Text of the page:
She was devastated when her son was diagnosed with cancer. Paulette Fisher feared the worst when doctors broke the news, but it’s been almost a year since her little boy has received a clean bill of health. Now, Fabiano Theunissen from Hermanus is the picture of health, and the family have a little more to celebrate this International Childhood Cancer Day.
“For the first four years there was still the possibility that the cancer could return, but today he is completely free of cancer,” Paulette tells YOU.
Fabiano (9) was three years old when he was diagnosed with retinoblastoma, a rare form of eye cancer that mainly affects young children. His mother suspected something was wrong after taking a few pictures of him. “I noticed in some photos, his right eye was red, as you sometimes see in photos, but the left eye was yellow.”
Paulette took Fabiano to a doctor who suggested it may be caused by an artery. But when the yellow spot in his eye continued to grow, she sought help from a specialist who diagnosed him with retinoblastoma. “It was absolutely devastating,” she recalls.
Doctors suggested chemotherapy and radiation treatment, but Paulette was too worried about the effects of chemo on her little boy and opted for radiation instead. The radiation treatment, however, was unsuccessful, and Fabiano’s eye was removed to prevent the cancer from spreading further. “I remember my family was upset with me for making that call because they believe the doctors could have done something.”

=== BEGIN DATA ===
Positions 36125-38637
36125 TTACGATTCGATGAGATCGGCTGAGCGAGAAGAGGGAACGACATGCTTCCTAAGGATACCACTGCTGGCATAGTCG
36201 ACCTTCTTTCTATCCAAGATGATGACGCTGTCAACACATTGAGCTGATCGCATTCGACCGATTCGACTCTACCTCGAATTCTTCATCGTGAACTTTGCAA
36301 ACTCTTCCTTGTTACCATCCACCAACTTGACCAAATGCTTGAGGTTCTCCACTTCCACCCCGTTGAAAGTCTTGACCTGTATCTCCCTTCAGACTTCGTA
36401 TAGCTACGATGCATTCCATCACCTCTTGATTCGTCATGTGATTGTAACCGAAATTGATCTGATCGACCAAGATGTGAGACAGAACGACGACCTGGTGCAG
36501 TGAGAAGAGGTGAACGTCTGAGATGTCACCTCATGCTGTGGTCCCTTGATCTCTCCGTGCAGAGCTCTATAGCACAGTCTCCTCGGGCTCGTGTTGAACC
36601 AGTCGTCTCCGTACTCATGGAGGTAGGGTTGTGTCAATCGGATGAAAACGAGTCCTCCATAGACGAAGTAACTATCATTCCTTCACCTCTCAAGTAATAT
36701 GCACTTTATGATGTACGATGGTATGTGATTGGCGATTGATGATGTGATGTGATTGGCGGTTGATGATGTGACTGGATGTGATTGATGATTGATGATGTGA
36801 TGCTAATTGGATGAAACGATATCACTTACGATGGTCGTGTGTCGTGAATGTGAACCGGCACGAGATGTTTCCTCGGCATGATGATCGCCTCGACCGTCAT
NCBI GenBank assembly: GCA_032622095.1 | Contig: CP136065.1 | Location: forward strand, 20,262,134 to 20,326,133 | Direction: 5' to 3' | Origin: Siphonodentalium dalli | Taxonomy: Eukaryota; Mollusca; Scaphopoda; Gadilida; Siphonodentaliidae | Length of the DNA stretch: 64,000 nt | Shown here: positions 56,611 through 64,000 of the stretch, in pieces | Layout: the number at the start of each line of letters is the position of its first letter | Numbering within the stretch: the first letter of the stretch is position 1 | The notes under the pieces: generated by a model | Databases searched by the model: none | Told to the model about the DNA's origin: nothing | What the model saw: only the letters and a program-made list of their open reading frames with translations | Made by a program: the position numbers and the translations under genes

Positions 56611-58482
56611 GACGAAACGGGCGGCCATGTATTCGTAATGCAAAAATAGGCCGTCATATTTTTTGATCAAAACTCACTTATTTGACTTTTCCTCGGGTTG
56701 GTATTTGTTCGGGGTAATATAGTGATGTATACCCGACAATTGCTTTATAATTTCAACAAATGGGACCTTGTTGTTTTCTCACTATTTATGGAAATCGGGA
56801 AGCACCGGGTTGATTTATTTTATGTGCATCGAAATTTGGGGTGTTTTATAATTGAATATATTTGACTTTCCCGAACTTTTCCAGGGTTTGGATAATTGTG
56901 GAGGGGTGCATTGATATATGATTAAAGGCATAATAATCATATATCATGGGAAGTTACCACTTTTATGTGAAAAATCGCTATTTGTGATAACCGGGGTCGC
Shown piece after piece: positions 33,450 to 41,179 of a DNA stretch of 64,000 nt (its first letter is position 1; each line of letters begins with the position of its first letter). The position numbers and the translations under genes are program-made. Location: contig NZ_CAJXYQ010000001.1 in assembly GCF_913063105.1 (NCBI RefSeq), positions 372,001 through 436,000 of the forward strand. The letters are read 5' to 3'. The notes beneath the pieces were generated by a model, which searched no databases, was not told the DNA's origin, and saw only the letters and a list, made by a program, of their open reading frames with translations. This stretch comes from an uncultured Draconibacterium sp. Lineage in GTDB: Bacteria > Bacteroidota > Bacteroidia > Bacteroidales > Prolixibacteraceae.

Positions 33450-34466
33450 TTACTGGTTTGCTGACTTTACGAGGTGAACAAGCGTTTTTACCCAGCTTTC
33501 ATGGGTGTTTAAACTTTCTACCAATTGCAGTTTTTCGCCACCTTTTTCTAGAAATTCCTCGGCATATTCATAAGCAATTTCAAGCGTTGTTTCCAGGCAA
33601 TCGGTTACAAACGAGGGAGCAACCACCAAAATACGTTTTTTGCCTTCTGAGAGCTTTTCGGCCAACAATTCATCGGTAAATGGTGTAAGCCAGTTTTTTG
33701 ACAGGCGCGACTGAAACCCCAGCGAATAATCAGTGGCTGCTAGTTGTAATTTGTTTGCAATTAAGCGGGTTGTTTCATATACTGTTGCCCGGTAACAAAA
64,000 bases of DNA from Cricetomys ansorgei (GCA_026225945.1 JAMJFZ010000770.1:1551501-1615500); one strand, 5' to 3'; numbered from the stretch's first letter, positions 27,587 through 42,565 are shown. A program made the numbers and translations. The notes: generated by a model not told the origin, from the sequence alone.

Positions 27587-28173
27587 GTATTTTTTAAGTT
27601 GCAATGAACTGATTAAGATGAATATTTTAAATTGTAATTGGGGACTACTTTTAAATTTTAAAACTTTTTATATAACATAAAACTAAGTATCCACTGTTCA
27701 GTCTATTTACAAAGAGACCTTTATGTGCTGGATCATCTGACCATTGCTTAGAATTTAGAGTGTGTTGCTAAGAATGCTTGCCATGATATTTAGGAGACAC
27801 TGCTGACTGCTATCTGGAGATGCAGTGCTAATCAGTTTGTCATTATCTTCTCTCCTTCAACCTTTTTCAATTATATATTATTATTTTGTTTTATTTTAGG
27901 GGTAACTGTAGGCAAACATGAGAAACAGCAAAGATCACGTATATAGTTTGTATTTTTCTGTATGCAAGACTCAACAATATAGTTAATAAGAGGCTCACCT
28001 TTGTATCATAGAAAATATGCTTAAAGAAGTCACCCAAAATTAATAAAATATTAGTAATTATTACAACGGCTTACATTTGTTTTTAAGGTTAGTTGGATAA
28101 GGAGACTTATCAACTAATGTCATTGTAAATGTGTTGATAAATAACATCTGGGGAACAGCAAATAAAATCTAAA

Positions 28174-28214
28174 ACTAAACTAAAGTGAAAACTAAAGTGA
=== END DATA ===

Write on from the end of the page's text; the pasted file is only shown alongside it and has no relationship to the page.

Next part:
But Paulette says she did what she thought was best for her son at the time because doctors had explained his cancer was aggressive and spreads quickly. “They had to remove the eye to save his life,” she says.
Despite her family’s fears, Fabiano recovered quickly and underwent intensive therapy to learn how to get by with just one eye. Six months after his surgery, he received his first glass eye.
Still, she couldn’t shake the fear the cancer would return. “Whenever he had a cut, or his eyes were swollen I was stressed out because it was always something in the back of my mind,” Paulette says.
Turns out she had nothing to worry about. “Today Fabiano is a very confident boy and lives comfortably with his glass eye,” she says. “He will take it out, clean it and will gladly tell people about his glass eye. He will explain he used to be sick but not anymore and is very clued up.
“He’s truly a blessing to all of us.”
On 15 February every year ICCD is celebrated. It also highlights the need for better access to treatment and care for all children with cancer.
Retinoblastoma is a rare form of eye cancer that mainly affects young children under the age of five. This type of cancer starts in the retina, the back part of the eye. The retina works with your brain to help you see; it has layers of cells that sense light and send information to your brain.
Though retinoblastoma is the most common type of eye cancer in children, it is also very rare. Only about 200 to 300 children are diagnosed with it every year, Cancer.org reports.
In most cases the condition affects one eye only.
WHAT ARE THE SYMPTOMS?
According to Cleveland Clinic, the first sign is often a change in the way the eye looks – the pupil may appear white; red or inflamed eyes; pupils are different sizes or cross-eyed, where the eyes may appear misaligned.
Retinoblastoma can be treated in the following ways:
• Chemotherapy where chemotherapy drugs are injected through the arteries.
• Cryotherapy, which means using extreme cold (usually liquid nitrogen) to freeze the tumour, destroying the cancer cells.
• Radiation therapy, which kills the cancer cells and stops them from multiplying.
• Surgery (called enucleation) where you may need to remove the entire eyeball and part of the optic nerve behind the eyeball. You can then place an artificial eyeball and lens (similar to a contact lens) inside the eye socket.